I didn’t really know what to expect when, in place of the standard “alright” or “you having a good night?” lines, Brett Goldstein jumped onto stage to the sounds of blasting dance music, clutching glow sticks in each hand, and wearing a full face florescent mask.

Taking his mask off he began his act in an anxious, child-like way. An unusual contrast to his ostentatious entrance, but juxtaposition seemed to be what his act was all about. He’d written his material about deliberately controversial subject matter – paedophilia, drugs and sexual fetishes -but presented them innocently and with juvenile naivety, like a child who’d had a flick through Nuts magazine. On ocassion it felt like he’d chosen his subject matter to contrast with his style rather than on their own merits.

At times, he was genuinely funny, and the parts of his style fell into place marvellously. Unfortunately, these parts were interspersed with long drawn-out sections in which the payoff just felt a bit laboured. It’s a real shame – he’s got a great sense of energy on stage, clearly stemming from a genuine passion about what he does. Now and again he’d mention the strange position you’re placed in walking onto a stage with nothing but a microphone and some stories to tell, and these parts were a fascinating insight into a stand up’s psyche.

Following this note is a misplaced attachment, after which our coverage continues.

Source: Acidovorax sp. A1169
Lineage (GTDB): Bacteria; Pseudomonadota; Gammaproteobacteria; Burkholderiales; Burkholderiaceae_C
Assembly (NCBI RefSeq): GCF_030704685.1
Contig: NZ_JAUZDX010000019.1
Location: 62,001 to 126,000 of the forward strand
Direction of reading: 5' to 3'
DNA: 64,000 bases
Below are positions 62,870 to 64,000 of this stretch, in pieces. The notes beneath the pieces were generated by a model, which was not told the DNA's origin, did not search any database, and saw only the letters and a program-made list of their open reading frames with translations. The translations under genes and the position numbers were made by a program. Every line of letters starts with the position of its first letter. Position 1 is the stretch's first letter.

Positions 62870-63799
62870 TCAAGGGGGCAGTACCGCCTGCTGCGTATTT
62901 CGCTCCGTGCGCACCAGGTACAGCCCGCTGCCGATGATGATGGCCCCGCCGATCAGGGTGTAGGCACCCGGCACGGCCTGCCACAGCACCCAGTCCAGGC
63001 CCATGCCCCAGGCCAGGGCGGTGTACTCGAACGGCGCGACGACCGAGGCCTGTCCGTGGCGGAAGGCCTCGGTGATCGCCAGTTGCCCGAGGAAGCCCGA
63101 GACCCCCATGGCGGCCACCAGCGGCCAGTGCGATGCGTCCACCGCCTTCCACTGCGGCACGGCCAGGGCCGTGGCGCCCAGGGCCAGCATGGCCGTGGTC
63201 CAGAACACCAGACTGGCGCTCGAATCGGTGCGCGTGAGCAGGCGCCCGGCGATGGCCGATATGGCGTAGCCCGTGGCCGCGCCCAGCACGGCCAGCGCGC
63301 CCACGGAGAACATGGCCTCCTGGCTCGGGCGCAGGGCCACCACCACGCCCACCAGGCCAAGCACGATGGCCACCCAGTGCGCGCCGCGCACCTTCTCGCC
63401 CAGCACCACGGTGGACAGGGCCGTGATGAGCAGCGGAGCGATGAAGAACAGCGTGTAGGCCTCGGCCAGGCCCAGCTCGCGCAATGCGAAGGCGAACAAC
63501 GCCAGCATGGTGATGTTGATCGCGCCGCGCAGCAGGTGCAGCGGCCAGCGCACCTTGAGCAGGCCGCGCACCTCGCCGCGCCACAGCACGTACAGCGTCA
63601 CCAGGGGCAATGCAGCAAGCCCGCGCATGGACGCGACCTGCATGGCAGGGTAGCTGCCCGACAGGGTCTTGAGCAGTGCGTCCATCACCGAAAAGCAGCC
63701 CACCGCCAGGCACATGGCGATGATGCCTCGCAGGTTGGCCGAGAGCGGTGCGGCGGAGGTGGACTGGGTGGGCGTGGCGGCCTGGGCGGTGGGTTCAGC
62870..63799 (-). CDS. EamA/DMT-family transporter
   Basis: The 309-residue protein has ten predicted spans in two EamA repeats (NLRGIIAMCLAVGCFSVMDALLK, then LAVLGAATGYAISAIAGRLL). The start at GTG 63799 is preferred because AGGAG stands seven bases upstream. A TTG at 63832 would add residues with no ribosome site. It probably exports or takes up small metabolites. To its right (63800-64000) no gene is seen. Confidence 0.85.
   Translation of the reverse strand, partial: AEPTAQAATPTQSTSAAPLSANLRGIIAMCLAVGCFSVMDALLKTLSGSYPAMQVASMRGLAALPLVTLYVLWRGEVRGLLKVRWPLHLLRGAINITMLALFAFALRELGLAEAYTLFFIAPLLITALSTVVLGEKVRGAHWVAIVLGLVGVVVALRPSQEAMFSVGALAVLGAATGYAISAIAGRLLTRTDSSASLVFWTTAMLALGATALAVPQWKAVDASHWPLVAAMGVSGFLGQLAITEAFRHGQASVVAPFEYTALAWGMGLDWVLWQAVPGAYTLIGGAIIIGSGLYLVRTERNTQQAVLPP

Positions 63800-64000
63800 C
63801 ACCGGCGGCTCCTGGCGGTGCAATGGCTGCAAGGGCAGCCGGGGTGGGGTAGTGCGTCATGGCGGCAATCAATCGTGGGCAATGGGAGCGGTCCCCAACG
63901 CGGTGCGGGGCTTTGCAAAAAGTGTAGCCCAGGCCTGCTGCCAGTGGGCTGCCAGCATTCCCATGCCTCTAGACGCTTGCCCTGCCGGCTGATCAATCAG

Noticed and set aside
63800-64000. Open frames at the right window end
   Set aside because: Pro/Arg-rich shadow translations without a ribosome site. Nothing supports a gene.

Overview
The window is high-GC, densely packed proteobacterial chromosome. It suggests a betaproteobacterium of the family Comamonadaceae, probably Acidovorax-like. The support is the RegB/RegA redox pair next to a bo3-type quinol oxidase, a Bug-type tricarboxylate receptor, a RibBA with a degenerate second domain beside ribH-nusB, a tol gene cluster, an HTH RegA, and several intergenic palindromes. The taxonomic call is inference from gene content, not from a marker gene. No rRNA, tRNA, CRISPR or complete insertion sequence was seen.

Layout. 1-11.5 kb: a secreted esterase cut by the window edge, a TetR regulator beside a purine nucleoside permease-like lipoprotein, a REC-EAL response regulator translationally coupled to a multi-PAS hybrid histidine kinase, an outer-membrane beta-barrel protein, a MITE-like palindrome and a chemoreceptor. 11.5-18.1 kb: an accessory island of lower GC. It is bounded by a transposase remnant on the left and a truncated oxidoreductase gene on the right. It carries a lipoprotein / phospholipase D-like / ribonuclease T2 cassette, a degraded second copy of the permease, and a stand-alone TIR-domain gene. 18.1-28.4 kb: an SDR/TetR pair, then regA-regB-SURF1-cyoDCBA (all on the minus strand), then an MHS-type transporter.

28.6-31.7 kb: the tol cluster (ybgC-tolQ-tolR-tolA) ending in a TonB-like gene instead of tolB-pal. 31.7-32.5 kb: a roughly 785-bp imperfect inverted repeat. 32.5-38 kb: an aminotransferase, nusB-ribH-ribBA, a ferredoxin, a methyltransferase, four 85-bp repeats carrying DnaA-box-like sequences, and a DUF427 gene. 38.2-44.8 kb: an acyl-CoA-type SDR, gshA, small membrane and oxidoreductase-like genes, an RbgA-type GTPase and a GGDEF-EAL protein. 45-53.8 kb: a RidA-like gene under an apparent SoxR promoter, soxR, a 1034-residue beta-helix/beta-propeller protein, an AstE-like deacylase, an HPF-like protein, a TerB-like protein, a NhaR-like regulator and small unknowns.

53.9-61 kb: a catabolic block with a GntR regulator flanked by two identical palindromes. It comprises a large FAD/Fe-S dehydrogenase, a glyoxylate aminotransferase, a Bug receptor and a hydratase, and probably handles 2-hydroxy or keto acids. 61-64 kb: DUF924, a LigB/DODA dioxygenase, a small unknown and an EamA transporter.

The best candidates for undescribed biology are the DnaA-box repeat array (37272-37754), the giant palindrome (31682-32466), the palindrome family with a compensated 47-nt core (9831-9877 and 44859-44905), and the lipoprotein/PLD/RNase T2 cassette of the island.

Goldstein’s great sense of passion reeled the audience in with incredible ease and kept them hooked, but when the payoff arrived, his carefully constructed on-stage dichotomy sadly fell flat.


George Burn

Categories: Arts

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